But then, a recollection comes upon me like a snap,
A story that’s so obvious, my forehead gets a slap:
The apple holds a special place in science, as you know,
Cos it fell, and hit the head of Isaac Newton down below,
And that alone, if I were judge, would outweigh all the bad;
The apple’s reputation once again is ironclad–
Let rabbis or creationists continue their pursuit;
We know which one’s the apple, and which one is just a fruit.

Wonderful News! A Potential Cure For Diabetes!

A news release from Novocell today
Reports a major step to find a cure
For diabetes. They have found a way,
From embryonic stem cells, to make pure
And uncontaminated strains, in mice,
Of insulin-producing pancreas cells.
For human diabetics, this is nice
Of course, because this news potentially spells
The end to constant testing and injections,
Daily hassles, both the large and small,
Relief from greater risks of bad infections,
And generally a better life for all.
It’s time to end the ethical debate;
There’s too much cost in making people wait.

That’s right–The news outlets are all reporting on Novocell’s new discovery.

WASHINGTON (Reuters) – Human stem cells transformed into nearly normal insulin-producing cells when implanted into mice, possibly offering a way to treat diabetes long-term, researchers at a U.S. company reported on Wednesday.

The researchers used human embryonic stem cells — the most powerful but the most controversial source of stem cells.

Writing in the journal Nature Biotechnology, the team at San Diego, California-based Novocell Inc said their work showed that human embryonic stem cells might fulfill the promise of treating or perhaps even curing diabetes.

“Our data provide the first compelling evidence that human embryonic stem cells can serve as a renewable source of functional insulin-producing cells for diabetes cell replacement therapies,” said Emmanuel Baetge, chief scientific officer of Novocell.

The actual report is in the journal Nature Biotechnology (abstract here)

Oh… some of you know already… my son has Type 1 Diabetes. So yeah, I’m happy.

(just noticed….I beat the science blogs to this, and I did it in verse!)

Stop The Presses!

Randall tells me, as does “The Loom” over on science blogs, that there is a wonderful article about me in the New York Times! Ok, it’s not about me. It is, however, about some other cuttlefish–some at the Woods Hole lab, some in Australia, but all wonderful cuttlefish, the most remarkable quick-change artists in the world! The Times site also has video of some of the experiments that Dr. Hanlon has been performing with these adorable creatures.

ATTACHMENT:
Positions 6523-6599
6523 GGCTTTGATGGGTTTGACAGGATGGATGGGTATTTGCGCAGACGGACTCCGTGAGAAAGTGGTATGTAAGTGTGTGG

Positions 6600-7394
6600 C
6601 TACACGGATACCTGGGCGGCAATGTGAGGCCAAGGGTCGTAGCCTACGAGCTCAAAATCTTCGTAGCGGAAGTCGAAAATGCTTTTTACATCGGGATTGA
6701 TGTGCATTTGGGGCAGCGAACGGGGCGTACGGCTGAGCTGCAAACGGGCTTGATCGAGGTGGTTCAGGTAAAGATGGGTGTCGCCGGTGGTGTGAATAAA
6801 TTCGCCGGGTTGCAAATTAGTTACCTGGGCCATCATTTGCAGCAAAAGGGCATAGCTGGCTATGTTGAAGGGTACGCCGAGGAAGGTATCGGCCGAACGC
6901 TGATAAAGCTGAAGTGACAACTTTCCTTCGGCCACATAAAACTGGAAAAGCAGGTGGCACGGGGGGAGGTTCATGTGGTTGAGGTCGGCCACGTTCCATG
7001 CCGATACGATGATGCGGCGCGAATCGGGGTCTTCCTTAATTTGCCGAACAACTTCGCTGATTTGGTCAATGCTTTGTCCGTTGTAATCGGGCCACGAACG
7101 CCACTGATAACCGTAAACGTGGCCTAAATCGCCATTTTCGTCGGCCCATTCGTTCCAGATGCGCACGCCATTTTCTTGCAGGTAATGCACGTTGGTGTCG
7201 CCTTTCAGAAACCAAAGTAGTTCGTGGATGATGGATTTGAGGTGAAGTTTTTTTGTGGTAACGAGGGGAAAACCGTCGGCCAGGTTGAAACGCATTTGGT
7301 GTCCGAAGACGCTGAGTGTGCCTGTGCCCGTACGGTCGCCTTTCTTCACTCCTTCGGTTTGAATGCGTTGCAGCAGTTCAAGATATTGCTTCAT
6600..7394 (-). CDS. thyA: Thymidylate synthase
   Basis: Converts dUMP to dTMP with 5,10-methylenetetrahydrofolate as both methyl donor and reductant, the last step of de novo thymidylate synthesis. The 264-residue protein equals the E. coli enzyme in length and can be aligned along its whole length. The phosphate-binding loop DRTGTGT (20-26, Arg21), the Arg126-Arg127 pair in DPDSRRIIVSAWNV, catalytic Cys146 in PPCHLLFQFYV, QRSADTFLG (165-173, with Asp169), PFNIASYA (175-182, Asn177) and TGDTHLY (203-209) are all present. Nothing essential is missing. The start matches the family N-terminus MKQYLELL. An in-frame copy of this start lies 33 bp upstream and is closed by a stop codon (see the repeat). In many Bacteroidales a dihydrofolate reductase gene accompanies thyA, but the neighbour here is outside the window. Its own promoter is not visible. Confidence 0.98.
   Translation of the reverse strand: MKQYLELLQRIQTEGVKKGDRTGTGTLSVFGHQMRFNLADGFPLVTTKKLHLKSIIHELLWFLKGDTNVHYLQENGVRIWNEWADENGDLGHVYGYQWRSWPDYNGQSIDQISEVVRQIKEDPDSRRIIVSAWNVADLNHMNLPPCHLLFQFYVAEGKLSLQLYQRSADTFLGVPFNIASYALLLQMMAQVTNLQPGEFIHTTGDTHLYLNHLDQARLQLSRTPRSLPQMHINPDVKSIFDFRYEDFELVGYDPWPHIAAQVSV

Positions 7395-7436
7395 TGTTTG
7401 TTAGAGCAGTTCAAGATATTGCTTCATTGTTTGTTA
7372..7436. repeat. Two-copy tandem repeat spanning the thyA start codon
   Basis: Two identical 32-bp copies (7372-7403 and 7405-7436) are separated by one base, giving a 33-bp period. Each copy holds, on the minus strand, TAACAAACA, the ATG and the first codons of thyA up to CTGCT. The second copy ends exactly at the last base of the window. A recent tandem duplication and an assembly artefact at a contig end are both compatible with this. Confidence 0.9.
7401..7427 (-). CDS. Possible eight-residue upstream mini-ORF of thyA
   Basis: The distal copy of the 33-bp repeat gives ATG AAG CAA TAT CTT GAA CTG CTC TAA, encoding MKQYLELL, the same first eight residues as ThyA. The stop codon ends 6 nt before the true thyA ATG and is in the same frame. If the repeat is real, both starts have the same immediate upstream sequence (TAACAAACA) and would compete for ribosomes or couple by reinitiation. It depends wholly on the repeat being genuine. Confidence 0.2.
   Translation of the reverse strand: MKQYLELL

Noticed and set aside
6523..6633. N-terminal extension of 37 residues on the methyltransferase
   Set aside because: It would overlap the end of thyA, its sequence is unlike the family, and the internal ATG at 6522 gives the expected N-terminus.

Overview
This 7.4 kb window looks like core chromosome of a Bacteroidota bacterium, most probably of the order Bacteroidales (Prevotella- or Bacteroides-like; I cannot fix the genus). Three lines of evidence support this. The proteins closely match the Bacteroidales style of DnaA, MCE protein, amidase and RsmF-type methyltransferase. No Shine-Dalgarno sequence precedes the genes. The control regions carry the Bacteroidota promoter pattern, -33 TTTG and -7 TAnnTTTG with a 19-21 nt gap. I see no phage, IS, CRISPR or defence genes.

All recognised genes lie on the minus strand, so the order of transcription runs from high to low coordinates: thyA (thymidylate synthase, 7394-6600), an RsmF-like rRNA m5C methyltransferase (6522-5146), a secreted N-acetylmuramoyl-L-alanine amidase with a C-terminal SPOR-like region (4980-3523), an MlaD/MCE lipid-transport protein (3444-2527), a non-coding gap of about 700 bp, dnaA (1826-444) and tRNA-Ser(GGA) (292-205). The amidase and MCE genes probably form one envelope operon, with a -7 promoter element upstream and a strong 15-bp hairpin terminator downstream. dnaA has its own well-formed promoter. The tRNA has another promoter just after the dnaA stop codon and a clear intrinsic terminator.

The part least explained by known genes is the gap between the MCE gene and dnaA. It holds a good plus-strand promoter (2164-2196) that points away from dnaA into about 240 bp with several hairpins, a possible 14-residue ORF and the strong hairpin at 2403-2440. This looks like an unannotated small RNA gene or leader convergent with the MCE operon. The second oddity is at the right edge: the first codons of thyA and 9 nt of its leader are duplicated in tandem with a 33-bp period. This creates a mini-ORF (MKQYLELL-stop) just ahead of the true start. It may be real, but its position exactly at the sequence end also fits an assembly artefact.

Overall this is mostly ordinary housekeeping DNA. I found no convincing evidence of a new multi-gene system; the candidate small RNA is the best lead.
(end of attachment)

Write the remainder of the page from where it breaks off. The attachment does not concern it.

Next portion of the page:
The New York Times, I rather think,
Could hardly be a waste of ink;
It’s good to see a thoughtful story,
Showing us in all our glory!
A walking (swimming) work of art,
The skin we wear is really smart!
Chameleons can only wish
To emulate the cuttlefish;
A master of the craft indeed,
With changing hues at lightning speed,
Resulting in a really slick
Near-magic disappearing trick!
Now Dr. Hanlon can surmise
A simple trick to our disguise:
Instead of thousands, only three
Designs account for what you see,
To help us disappear from view;
The doctor says here’s what we do:
We keep our color uniform,
When solid backgrounds are the norm;
If busy patterns come, we will
Turn mottled—that will fill the bill;
Our outlines disappear from sight
With our disruptive dark and light.
Discovering this rule of threes
Is one of many mysteries;
But many more are still unknown
To those who lack a cuttlebone.


This picture shows the three basic skin patterns: from left, Uniform, Mottled, and Disruptive. 

Picture credit: Roger Hanlon… I grabbed it from The Loom.

A Global Monopoly!

I can’t believe it has been most of a month, and I only just found out about this! Monopoly–the board game–is going global, and is looking for your help to choose properties! Not streets this time, but cities. Just go here, and choose from 68 cities around the world, or nominate your own city if it is not already on the list. Actually, you get as many as 10 votes (and you can go back each day to vote again), so let me put my bid in, and insist that (ok, plead that) if you found out about it here, you include Athens on your list. Just because.

A splendid, magnificent, striking array—
In other words, a panoply—
Of cities you could vote to win
A place in global Monoply

(hmm… not quite right.)

Athens, Greece will get my vote,
With Plaka and Acropolis;
I want to see them in real life,
So why not in Monopolis?

(rats. still not right.)

I’d make a movie of the trip,
Directed by, say, Coppola;
The final scene, we’d sit and play
A nice game of Monoppola.

(dang. wrong.)

I’d play the game, the way we did
When we were kids, so happily;
I still recall long evenings spent
In marathon Manappily

(well…)

There doesn’t seem to be a rhyme
That ends up less than sloppily;
I guess I’ll never find a word
That really rhymes Monopoly.

(oh. yeah. that.)